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Ken Starr Faces Legal Setback as High Court Rejects Fast-Track Plea

By Susan Schmidt and Joan Biskupic
The Washington Post

The Supreme Court Thursday rejected independent counsel Kenneth W. Starr's plea to issue a fast-track decision on his battles with the Clinton administration over whether he can force White House attorneys and Secret Service officers to testify in the Monica S. Lewinsky investigation.

In a legal setback for Starr, the court decided not to bypass the normal appeals process and hear the disputes on a rare emergency basis before its summer recess, dismissing the prosecutor's contention that a quick resolution was vital to the national interest. None of the justices dissented in the one-page order, which urged the appeals court to "proceed expeditiously."

The decision means that Starr, even if he ultimately wins the legal battle, likely will not be able to obtain the testimony he has sought from White House deputy counsel Bruce R. Lindsey or three Secret Service employees until perhaps the end of the year.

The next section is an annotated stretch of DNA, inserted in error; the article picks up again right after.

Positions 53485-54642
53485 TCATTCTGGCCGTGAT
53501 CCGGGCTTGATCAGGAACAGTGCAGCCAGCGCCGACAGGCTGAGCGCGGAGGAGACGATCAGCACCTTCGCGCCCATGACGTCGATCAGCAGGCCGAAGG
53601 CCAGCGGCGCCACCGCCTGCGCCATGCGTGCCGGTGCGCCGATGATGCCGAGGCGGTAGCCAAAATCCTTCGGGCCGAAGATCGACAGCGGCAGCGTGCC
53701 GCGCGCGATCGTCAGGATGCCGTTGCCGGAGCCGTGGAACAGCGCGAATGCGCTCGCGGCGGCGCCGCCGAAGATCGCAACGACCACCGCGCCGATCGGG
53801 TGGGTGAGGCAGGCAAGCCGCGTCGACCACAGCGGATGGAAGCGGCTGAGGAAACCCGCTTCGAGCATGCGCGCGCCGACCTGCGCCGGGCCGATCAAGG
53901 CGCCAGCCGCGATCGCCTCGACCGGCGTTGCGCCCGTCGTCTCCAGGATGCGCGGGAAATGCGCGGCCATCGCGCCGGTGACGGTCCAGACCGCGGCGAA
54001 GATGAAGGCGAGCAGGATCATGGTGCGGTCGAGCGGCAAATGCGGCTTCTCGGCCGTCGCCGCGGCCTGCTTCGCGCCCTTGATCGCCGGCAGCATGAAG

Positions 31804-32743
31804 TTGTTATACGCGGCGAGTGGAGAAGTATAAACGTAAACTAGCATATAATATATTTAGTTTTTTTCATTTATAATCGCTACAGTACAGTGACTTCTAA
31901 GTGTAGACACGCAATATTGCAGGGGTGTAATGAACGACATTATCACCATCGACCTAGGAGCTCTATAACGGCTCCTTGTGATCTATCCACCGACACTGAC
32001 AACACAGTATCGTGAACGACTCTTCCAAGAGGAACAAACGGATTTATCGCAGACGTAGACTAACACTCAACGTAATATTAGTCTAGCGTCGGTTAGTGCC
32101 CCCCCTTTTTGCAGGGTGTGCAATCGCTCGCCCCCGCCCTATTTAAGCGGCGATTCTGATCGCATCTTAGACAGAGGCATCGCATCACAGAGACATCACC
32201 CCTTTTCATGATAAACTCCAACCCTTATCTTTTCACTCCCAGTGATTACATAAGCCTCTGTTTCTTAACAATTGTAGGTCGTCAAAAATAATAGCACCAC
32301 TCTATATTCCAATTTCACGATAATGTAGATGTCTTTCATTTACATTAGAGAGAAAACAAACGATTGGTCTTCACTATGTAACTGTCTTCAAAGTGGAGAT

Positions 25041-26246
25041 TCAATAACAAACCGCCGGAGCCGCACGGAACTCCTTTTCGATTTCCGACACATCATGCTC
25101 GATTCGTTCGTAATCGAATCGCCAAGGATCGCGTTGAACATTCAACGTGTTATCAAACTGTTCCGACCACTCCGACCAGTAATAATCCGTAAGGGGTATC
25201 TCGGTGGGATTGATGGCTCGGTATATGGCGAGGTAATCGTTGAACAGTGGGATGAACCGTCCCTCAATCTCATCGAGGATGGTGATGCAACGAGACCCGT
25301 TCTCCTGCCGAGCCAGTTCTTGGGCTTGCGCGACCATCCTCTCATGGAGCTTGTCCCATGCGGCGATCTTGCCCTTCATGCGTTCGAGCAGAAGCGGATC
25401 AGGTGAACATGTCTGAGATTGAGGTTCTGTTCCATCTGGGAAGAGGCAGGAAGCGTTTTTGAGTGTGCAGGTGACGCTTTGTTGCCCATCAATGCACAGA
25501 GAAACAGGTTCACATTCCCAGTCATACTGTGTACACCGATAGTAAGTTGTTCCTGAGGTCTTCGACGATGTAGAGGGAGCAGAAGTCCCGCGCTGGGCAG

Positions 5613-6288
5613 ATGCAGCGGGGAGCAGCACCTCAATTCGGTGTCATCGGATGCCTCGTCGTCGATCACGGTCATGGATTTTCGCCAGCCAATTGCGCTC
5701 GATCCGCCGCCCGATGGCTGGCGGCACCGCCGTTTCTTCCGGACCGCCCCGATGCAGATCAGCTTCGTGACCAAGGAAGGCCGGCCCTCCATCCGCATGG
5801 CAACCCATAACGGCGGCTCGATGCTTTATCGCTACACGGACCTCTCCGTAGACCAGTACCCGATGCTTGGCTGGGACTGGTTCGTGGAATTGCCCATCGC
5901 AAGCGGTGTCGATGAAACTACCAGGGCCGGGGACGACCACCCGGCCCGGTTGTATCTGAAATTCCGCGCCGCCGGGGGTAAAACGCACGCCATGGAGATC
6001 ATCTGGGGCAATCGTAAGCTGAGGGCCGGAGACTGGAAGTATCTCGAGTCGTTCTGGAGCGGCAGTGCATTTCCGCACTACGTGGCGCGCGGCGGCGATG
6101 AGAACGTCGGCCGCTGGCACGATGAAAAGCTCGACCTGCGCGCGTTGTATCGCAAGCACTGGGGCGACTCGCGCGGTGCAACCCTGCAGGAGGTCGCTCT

But lawyers close to the case said the court's decision makes it more likely that Starr will send Congress an interim report about possible impeachable offenses by President Clinton without waiting to question everyone he wants to interrogate. And Starr may not wait to indict Lewinsky on perjury or strike a deal for her testimony about the nature of her relationship with the president, although she may be in a stronger position knowing that no Secret Service officers will testify anytime soon.

The high court's action came as Starr finally was able to bring Clinton aide Sidney Blumenthal back before the grand jury Thursday to testify about internal White House discussions regarding the Lewinsky investigation. Blumenthal had refused to answer certain questions until Clinton dropped his claim of executive privilege this week.

The court's rebuff was Starr's first defeat in several legal battles.